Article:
For audiophiles and music professionals, an external DAC may therefore be a better choice, due to their ability to reproduce higher resolution and more detailed sound. However, it is important to remember that the final listening experience depends on the entire audio chain - from the audio source to the DAC to the headphones.
When do you need an audio adapter with a DAC and when do you need one without a DAC?
In many modern devices, especially smartphones, manufacturers have abandoned traditional ports in favour of a universal USB Type-C connector. You can read about where this decision came from and the possibilities of universal USB-C chargers in our article on charging a laptop without a dedicated charger.
If your smartphone uses a USB Type-C port and does not have a built-in DAC for audio, you will need a special adapter to still be able to use your favourite wired headphones. Such an adapter will convert the digital audio signal into an analogue signal for your headphones. In the event that your smartphone has a built-in DAC but simply lacks a mini jack port, a simple audio adapter is all that is needed to physically replace the existing connector. Such an adapter merely redirects the already existing analogue signal to the headphone connector. The solutions and variants are numerous. It is possible to split the Lightning connector into Lightning and mini Jack, to change Lightning into 2x Lightning, or to convert USB-C into USB-C and mini Jack.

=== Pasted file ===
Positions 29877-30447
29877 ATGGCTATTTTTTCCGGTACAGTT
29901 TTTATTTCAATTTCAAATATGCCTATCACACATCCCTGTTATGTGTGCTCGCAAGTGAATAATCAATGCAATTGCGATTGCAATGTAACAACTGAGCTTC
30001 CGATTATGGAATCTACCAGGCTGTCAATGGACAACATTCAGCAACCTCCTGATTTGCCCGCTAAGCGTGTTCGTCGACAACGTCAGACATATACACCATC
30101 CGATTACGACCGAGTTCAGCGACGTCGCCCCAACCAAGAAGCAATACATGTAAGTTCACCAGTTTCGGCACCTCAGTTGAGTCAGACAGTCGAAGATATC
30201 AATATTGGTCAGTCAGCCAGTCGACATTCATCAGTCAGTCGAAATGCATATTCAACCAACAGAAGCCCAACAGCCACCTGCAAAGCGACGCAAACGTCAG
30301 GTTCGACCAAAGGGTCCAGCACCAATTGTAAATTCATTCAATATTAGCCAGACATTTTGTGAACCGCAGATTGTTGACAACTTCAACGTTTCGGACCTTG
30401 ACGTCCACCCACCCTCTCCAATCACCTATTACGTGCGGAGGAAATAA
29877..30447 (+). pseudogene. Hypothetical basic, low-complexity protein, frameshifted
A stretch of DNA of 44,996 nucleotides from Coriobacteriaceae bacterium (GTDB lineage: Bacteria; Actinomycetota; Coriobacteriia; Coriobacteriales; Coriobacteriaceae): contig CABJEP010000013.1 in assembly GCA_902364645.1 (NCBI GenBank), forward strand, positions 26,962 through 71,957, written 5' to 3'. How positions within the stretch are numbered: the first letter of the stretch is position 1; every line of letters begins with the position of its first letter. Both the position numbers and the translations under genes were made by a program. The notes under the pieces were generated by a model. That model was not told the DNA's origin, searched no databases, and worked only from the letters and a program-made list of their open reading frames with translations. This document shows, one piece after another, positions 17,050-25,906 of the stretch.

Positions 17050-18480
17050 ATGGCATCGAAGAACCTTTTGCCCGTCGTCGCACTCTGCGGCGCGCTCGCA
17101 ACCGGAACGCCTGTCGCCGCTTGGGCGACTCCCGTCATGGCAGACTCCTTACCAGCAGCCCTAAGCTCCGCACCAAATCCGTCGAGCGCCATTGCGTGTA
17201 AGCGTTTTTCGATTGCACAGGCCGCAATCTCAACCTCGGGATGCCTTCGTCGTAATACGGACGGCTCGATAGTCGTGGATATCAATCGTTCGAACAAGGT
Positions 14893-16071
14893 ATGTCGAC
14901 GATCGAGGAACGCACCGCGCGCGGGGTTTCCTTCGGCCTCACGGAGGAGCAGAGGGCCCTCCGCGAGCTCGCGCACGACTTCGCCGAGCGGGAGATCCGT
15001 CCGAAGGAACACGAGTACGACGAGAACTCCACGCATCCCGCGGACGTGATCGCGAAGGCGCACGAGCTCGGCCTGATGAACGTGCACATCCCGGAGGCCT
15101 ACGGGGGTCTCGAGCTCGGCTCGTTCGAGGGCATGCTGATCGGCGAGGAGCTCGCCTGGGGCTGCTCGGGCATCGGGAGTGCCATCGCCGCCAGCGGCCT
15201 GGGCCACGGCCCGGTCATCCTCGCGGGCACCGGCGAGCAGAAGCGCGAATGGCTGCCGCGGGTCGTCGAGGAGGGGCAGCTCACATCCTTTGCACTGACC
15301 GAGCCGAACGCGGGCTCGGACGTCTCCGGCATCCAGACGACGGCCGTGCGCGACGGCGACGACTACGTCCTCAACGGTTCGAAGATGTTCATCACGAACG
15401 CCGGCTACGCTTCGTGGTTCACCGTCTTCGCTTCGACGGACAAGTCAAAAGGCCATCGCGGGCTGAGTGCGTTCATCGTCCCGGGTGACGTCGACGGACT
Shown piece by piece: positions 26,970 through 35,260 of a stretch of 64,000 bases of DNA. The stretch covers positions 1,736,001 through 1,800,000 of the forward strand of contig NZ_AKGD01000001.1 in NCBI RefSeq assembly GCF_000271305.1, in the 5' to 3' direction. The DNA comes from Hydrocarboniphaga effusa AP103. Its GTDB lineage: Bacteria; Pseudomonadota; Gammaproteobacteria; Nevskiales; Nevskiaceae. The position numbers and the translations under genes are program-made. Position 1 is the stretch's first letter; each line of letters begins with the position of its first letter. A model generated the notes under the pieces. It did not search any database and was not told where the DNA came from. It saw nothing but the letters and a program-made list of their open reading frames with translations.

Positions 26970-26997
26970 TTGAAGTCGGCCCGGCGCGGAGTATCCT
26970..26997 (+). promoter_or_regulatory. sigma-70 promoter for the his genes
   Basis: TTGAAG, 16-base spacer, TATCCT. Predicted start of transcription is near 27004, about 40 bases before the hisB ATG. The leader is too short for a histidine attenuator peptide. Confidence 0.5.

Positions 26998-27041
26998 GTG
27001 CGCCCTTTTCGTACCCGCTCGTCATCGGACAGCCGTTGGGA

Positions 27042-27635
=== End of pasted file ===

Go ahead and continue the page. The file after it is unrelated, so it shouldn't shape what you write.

How do I check if I have a DAC on my phone?
To check if your phone has a built-in DAC (Digital-to-Analog Converter), you can follow a few steps:
- Search the specifications of your device.